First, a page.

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Dyncallback C library API

This library extends dyncall with function callback support, allowing the user to dynamically create a callback object that can be called directly, or passed to functions expecting a function-pointer as argument.

Invoking a dyncallback calls into a user-defined unified handler that permits iteration and thus dynamic handling over the called-back-function’s parameters.

The flexibility is constrained by the set of supported types, though.

For style conventions and supported types, see dyncall API section. In order to use dyncallback, include "dyncall_callback.h".

Callback Object

The Callback Object is the core component to this library. Types

typedef struct DCCallback DCCallback;

The Callback Object is an object that mimics a fully typed function call to another function (a generic callback handler, in this case).

This means, a pointer to this object is passed to a function accepting a pointer to a callback function as the very callback function pointer itself . Or, if called directly, cast a pointer to this object to a function pointer and issue a call.


DCCallback* dcbNewCallback(const char*        signature, 
                           DCCallbackHandler* funcptr,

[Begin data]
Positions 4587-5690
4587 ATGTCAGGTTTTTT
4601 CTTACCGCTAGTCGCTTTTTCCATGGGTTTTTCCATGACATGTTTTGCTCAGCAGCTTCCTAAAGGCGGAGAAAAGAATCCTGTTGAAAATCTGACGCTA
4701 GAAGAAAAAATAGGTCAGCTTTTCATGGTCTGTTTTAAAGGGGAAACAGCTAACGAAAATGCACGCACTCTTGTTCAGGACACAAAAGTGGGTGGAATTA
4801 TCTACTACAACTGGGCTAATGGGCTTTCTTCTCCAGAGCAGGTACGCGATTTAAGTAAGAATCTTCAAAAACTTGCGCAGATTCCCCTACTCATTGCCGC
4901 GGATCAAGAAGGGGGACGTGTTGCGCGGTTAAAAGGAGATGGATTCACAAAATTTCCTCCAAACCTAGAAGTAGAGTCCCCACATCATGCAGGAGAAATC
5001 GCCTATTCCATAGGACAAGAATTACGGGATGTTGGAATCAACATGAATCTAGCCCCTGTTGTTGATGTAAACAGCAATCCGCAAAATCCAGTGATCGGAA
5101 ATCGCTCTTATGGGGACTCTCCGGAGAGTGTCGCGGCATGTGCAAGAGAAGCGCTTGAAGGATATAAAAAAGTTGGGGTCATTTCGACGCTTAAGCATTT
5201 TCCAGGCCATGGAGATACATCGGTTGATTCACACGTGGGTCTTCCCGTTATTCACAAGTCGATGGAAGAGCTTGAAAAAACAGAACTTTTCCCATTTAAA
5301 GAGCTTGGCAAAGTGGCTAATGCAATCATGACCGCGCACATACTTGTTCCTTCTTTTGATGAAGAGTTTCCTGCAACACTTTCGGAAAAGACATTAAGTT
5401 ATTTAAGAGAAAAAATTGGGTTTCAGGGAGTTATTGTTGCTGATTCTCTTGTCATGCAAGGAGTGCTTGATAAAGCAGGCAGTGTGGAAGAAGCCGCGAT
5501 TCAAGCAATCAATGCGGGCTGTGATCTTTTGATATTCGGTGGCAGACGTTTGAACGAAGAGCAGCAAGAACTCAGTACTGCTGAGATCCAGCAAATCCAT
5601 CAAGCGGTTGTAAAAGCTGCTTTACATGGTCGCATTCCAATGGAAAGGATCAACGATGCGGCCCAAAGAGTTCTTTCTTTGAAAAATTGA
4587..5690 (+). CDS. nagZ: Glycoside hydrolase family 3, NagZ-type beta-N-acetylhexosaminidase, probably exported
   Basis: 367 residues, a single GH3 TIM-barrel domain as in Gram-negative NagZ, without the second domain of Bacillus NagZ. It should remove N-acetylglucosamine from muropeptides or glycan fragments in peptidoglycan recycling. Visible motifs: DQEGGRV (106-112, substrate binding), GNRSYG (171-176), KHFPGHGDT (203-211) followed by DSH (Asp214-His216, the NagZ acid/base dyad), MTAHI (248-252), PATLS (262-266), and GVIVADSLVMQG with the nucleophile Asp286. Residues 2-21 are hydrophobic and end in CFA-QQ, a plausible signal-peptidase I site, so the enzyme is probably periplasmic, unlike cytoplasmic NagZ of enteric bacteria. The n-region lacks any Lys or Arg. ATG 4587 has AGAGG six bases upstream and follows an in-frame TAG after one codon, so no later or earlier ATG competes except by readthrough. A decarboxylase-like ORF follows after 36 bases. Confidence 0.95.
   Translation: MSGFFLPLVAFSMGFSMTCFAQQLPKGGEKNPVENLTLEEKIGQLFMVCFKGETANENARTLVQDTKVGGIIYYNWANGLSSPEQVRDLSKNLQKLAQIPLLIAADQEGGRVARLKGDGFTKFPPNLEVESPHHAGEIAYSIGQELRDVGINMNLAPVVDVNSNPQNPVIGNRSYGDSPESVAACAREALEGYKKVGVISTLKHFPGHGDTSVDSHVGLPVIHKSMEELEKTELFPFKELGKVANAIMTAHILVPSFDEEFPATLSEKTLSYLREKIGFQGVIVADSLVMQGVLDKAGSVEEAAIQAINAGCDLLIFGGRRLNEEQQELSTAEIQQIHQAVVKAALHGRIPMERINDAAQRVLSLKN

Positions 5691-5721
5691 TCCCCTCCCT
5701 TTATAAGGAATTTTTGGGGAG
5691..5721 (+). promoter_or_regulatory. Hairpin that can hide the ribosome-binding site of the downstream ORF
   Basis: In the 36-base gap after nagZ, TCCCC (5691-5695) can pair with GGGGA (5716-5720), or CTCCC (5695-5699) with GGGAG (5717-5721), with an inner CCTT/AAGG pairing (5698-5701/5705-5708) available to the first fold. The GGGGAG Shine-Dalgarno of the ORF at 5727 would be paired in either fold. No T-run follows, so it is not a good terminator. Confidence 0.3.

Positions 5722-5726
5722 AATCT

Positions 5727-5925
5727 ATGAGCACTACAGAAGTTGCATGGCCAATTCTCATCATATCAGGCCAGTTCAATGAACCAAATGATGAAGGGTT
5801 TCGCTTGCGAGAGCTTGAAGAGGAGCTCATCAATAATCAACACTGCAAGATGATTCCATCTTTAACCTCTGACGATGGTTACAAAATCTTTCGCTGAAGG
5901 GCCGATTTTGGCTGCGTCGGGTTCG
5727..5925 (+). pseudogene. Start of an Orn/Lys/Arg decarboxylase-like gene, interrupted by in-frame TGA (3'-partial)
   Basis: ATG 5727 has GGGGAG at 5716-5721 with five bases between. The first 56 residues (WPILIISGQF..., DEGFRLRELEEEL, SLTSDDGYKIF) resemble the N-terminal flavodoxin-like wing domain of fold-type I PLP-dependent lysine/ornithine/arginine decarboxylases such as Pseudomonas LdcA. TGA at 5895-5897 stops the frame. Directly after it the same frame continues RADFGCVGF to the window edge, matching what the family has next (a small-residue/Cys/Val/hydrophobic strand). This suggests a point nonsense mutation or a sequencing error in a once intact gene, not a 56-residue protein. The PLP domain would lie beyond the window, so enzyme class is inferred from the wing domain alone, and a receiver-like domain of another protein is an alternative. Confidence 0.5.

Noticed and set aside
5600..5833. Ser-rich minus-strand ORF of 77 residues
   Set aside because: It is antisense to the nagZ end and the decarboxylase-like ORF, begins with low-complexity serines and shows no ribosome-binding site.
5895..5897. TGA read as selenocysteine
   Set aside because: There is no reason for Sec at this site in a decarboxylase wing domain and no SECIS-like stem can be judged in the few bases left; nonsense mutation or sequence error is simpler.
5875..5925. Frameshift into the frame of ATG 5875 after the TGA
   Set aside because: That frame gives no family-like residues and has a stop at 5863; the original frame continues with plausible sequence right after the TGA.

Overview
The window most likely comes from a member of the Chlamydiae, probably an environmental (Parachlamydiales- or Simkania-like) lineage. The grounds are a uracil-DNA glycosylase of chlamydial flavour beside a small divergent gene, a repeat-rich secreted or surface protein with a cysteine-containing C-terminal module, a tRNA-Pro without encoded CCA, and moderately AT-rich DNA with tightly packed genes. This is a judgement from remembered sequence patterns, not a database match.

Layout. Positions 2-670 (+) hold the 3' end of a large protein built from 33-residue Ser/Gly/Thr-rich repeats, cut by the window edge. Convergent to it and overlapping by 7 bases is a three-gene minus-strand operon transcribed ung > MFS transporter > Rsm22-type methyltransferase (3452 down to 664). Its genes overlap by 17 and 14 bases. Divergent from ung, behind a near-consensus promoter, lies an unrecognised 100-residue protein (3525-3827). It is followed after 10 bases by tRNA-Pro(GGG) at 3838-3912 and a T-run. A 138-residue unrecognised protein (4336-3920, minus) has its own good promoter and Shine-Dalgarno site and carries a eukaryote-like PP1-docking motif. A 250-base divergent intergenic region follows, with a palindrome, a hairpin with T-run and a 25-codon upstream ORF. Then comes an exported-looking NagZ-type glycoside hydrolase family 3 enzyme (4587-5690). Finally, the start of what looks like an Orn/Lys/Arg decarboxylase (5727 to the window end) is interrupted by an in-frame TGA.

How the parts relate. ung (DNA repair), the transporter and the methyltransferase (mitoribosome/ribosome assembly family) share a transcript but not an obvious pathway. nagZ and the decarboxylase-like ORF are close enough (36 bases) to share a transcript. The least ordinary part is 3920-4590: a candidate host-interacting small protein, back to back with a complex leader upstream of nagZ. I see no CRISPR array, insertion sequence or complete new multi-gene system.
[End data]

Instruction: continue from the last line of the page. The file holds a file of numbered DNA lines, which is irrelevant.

void*              userdata); 
void dcbFreeCallback(DCCallback* pcb);

dcbNewCallback creates and initializes a new Callback object, where signature is the needed function signature (format is the one outlined in the language bindings-section of this manual, see Table 2) of the function to mimic, funcptr is a pointer to a callback handler, and userdata a pointer to custom data that might be useful in the handler. Use dcbFreeCallback to destroy the Callback object.

As with dcNewCallVM/dcFree, this will allocate memory using the system allocators or custom overrides.

Callback handler

The unified callback handler’s declaration used when creating a DCCallback is:

char cbHandler(DCCallback* cb, 
               DCArgs*     args, 
               DCValue*    result, 
               void*       userdata);

cb is a pointer to the DCCallback object in use, args allows for dynamic iteration over the called-back-function’s arguments (input) and result is a pointer to a DCValue object in order to store the callback’s return value (output, to be set by handler).
Finally, userdata is a pointer to some user defined data that can be set when creating the callback object. The handler itself returns a signature character (see Table 2) specifying the data type used for result.